“The anthology brings together writers who take varied approaches to the idea of noir in the Elm City. Some stories are historical, some are contemporary. All the classic New Haven landmarks are there, including plenty of Yale. But there’s also the more obscure — and maybe more interesting — parts of the city where the tourists don’t typically go: Long Wharf, Lighthouse Point Park, Dixwell Avenue, the Food Terminal Plaza, and so on. The full sweep of New Haven’s character is on display in the anthology.”
Connecticut Magazine

“A strong and highly enjoyable collection of diverse noir stories that truly give the reader a vibe for the City of New Haven. Get it for yourself or for the Yalie in your life.”
Wildmoo Books

“Fifteen of New Haven’s literary lights have put ink to paper (or bytes to screen?) to summon that “noir” city of the imagination that lurks just below the rapidly gentrifying surface.”
New Haven Independent

“A star-studded cast of contributors curated by Shapiro-Silverberg Professor of Creative Writing Amy Bloom fill the pages of New Haven Noir, featuring original stories from Michael Cunningham, Stephen Carter, Roxana Robinson, Assistant Professor of English Hirsh Sawhney and many others.”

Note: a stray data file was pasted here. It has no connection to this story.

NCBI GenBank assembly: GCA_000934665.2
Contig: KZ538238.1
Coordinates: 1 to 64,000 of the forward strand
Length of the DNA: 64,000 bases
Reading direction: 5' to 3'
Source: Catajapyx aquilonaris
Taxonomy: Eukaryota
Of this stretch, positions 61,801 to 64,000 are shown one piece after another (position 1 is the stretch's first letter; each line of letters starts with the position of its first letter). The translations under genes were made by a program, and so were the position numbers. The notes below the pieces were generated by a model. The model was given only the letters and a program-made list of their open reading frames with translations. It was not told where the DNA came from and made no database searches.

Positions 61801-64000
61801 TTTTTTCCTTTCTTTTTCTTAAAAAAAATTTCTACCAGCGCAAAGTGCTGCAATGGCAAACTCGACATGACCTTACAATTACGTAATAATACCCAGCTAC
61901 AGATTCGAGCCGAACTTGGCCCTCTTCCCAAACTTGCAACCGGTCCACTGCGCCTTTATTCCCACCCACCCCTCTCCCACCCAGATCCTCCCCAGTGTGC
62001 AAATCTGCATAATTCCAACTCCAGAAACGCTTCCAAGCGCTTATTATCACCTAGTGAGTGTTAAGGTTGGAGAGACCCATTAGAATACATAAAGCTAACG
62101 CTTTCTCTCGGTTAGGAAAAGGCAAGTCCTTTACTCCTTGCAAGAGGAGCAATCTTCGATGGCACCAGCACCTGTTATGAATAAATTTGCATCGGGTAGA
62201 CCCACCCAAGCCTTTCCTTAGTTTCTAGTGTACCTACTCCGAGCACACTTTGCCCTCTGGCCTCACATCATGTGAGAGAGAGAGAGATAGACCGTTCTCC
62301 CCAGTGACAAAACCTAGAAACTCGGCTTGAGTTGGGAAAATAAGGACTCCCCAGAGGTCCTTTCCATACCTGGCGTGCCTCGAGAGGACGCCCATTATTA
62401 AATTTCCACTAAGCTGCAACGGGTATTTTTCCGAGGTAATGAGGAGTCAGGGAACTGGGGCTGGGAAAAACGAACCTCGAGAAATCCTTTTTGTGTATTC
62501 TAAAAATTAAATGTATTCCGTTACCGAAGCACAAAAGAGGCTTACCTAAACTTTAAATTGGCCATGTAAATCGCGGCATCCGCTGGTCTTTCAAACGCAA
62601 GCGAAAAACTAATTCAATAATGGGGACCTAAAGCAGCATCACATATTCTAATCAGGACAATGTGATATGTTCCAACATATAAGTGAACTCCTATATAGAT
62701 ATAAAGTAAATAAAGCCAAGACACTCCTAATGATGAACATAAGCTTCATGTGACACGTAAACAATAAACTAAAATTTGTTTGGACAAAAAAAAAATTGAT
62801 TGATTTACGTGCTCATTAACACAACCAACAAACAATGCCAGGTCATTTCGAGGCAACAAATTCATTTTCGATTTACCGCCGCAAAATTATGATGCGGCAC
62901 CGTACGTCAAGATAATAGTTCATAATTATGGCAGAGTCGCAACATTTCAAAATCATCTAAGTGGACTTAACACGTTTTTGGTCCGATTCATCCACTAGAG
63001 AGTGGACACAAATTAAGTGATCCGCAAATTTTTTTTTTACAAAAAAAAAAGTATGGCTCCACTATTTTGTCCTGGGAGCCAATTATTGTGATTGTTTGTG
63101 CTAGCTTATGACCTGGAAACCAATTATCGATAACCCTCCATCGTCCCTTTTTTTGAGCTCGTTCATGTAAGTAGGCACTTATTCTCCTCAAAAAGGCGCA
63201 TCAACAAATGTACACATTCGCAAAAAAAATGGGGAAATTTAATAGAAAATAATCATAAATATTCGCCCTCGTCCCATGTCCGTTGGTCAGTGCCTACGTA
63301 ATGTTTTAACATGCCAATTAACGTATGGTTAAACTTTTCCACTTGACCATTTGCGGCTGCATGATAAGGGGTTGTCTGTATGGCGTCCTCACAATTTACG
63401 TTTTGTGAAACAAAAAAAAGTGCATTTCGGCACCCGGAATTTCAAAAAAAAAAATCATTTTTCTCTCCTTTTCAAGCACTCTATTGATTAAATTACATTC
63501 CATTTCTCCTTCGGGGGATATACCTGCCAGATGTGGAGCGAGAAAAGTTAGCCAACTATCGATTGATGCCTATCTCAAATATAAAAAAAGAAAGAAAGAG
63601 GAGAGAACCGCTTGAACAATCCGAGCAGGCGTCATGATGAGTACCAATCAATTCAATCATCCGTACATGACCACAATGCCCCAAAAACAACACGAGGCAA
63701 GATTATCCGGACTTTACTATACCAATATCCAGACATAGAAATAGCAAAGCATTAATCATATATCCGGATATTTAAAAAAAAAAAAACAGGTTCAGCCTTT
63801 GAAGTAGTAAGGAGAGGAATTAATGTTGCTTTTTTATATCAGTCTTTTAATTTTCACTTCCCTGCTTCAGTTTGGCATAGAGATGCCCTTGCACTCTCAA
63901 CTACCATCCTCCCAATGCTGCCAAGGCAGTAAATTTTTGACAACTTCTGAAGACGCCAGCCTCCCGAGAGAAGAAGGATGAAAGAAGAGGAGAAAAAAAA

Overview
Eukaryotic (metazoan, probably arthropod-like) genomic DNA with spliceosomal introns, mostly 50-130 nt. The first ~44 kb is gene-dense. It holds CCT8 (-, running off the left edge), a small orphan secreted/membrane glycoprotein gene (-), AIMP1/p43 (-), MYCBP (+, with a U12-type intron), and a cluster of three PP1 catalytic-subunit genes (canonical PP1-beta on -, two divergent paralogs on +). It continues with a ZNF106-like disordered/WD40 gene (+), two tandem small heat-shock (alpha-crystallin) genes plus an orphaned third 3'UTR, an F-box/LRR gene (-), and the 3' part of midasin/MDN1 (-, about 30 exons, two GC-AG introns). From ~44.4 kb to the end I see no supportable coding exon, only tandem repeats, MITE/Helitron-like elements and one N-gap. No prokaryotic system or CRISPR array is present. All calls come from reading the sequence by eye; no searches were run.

Wesleyan University Newsletter


Akashic Books continues its groundbreaking series of original noir anthologies, launched in 2004 with Brooklyn Noir. Each book comprises all new stories, each one set in a distinct neighborhood or location within the respective city. Amy Bloom masterfully curates a star-studded cast of contributors, including Michael Cunningham, Stephen L. Carter, and Roxana Robinson, to portray the city’s underbelly.

Brand-new stories by: Michael Cunningham, Roxana Robinson, Stephen L. Carter, John Crowley, Amy Bloom, Alice Mattison, Chris Knopf, Jonathan Stone, Sarah Pemberton Strong, Karen E. Olson, Jessica Speart, Chandra Prasad, David Rich, Lisa D. Gray, and Hirsh Sawhney.

From editor Amy Bloom: